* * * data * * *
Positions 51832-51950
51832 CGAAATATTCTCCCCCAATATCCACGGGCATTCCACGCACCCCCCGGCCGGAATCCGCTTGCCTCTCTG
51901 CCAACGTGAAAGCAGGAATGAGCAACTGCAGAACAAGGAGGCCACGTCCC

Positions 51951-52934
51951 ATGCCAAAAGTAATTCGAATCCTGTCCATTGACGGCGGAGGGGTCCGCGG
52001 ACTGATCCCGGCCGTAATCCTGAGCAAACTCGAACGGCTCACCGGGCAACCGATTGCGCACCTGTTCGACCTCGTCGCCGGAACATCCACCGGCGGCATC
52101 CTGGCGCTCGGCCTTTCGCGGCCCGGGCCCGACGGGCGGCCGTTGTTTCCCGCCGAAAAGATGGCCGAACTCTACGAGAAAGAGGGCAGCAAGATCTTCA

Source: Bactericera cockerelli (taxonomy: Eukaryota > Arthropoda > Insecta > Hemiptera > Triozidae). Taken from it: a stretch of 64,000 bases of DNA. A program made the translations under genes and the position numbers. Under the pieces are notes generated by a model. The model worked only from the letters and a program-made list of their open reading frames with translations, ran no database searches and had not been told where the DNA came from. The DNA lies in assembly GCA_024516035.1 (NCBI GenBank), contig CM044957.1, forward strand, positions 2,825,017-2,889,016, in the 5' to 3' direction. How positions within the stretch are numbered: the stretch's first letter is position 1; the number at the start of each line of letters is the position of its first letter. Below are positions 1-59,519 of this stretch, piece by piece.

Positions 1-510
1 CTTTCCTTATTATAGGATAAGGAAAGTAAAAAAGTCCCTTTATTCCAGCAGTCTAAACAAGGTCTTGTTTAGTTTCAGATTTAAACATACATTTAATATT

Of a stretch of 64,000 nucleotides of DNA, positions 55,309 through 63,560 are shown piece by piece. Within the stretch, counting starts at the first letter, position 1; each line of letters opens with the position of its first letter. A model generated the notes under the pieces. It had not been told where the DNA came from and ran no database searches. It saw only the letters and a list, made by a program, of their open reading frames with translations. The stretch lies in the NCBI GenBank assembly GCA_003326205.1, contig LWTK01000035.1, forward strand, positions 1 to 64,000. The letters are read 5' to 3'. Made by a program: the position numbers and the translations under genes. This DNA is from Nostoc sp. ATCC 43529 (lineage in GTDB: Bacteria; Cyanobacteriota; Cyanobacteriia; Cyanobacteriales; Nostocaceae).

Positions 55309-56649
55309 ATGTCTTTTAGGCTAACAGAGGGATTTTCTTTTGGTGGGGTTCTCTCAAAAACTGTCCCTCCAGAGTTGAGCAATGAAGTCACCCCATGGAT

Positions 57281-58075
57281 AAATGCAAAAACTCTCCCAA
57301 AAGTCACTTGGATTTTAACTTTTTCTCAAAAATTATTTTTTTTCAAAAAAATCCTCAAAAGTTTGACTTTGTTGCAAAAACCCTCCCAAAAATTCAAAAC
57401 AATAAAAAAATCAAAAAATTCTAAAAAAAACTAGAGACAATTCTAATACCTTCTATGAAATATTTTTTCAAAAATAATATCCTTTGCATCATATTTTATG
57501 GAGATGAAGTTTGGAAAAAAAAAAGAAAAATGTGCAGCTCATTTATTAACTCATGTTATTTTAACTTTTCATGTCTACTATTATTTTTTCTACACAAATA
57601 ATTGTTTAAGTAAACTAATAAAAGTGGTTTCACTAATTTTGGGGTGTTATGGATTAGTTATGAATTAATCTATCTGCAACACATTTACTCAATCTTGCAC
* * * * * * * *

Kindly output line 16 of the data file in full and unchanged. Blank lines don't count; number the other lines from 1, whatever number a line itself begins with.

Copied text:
57301 AAGTCACTTGGATTTTAACTTTTTCTCAAAAATTATTTTTTTTCAAAAAAATCCTCAAAAGTTTGACTTTGTTGCAAAAACCCTCCCAAAAATTCAAAAC